those who aspired to learning. It is worth one's while to go over in detail the library which one of these ladies1 is described as having. Her shelves contained four French romances, Cassandra, Cleopatra, Astræa. and Clelia. These stories strung out anywhere from three to ten volumes in length, and were full of sentimental shepherds, romantic knights, flowery meads and purling streams. In Sir Philip Sydney's Arcadia, first published by his sister, the Countess of Pembroke, she had another story of the same general sort, though it was far more genuine in feeling. Among those volumes of hers which no lady's library must be without were the famous Elzevir editions of Latin, French, and German classics, Dryden's Juvenal, Ogilby's Virgil, which, though a wretched translation, was beautifully illustrated, and Baker's Chronicle, a popular jumble of the old English histories and a favorite volume of the lady's friend, Sir Roger. Her religious books had all at one time or another been in the fashion. There was Dick Steele's Christian Hero; the author was too gallant not to be popular; there was Sherlock on Death; he was Dean of the great London Cathedral, St. Paul's; there was Sacheverell's speech; he was the idol of all the ladies of the Tory party. Ever since he had undergone trial for making scurrilous attacks on the Whigs, these ladies had chosen to consider him a martyr. Sir William Temple, whose works were on her shelves, was a polished but conventional essayist; Locke and Newton were profound and abstruse writ1 Leonora. See pages 73-78 in this volume.
ers on scientific and philosophic topics far above her capacity; and the Ladies' Calling was a sort of sequel to the Whole Duty of Man, a treatise in morals which had run through many editions. Side by side with these pious volumes stood "Handsome Fielding's" trial for bigamy, Thomas D'Urfey's gross and dissolute songs and plays, and the New Atalantis, a collection of coarse and malicious scandals.1
7. A Fashion
It was no uncommon thing in the early able Garden. part of the eighteenth century for a painted coquette or a roguish old beau to profess a love for Nature and simple out-door life. No sooner, however, did they establish a country seat out of London than they began to make it as artificial as themselves. They laid out the paths in geometrical figures; they dug out artificial grottoes, and lined them with shells and bits of looking-glass that should glitter under the rays of artificial light; they even pruned the trees into cones, pyramids, globes, or fantastic shapes of men and animals.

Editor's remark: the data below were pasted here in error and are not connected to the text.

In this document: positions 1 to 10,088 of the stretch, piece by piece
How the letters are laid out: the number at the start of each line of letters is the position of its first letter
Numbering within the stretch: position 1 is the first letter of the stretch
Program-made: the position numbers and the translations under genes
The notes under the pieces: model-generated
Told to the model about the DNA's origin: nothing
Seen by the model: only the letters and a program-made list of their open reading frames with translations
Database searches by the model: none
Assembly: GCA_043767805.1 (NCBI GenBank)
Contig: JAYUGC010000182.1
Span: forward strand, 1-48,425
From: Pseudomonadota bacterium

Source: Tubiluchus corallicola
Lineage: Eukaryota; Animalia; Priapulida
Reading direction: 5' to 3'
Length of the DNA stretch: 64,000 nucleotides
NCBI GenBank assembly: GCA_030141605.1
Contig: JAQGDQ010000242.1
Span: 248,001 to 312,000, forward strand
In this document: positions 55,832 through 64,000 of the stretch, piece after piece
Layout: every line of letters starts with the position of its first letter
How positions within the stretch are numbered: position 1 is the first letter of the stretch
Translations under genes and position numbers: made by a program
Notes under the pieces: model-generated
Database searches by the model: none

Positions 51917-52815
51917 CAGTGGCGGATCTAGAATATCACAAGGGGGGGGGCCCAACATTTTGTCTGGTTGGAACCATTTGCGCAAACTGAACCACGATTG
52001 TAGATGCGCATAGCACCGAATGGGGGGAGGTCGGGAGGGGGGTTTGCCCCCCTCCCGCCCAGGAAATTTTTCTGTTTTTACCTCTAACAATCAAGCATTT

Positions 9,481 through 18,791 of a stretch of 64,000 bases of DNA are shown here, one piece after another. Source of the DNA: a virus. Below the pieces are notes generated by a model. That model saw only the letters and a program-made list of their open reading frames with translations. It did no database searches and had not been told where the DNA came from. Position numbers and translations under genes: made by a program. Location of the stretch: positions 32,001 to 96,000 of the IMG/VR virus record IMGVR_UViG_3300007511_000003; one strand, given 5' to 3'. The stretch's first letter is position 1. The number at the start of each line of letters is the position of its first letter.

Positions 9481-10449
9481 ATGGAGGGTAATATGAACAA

8. Fashionable Amusements. The Theatre.
Dancing was the only active exercise in which the woman of fashion ever thought of indulging. She went through the mysteries of the masked ball, the complicated steps of the minuet or the country-dance (or, as we should say, square dance), bet with men at the gaming-table, saw Powell, practically the inventor of Punch and Judy,
1 As the author dared not speak of the victims of her slander by their real names, she used feigned ones. To enjoy the full thought of the book, therefore, Leonora got a key.
exhibit his puppet-show in Covent Garden, or visited the opera, which was just then doubly popular because of its novelty in London and its pretentious stage-settings. The theatre, however, was still the place where the stranger would turn for the fashionable display of the city. Here, at six o'clock, the world gathered to see and to be seen, to hear and to be heard. The upper gallery held the noisy artizans, mechanics, body-servants and apprentices of the town. “It is observed," says the Spectator, in one of its satires, "there has been a certain person in the upper gallery of the play-house, who, when he is pleased with anything that is acted upon the stage, expresses his approbation by a loud knock upon the benches or the wainscot, which may be heard over the whole theatre. This person is commonly known by the name of the 'trunk maker in the upper gallery.' Whether it be that the blow he gives on these occasions resembles that which is often heard in the shops of such artizans, or that he was supposed to have been a real trunk-maker who, after the finishing of his day's work, used to unbend his mind at these public diversions with his hammer in his hand, I cannot certainly tell. There are some I know who have been foolish enough to imagine it is a spirit which haunts the upper gallery and from time to time makes these strange noises; and the rather because he is observed to be louder than ordinary every time the ghost of Hamlet appears. Others have
1 For satire on opera and puppet-show, see the Spectator, Nos. 5, 13, 14, 18, 22, 29, and 31.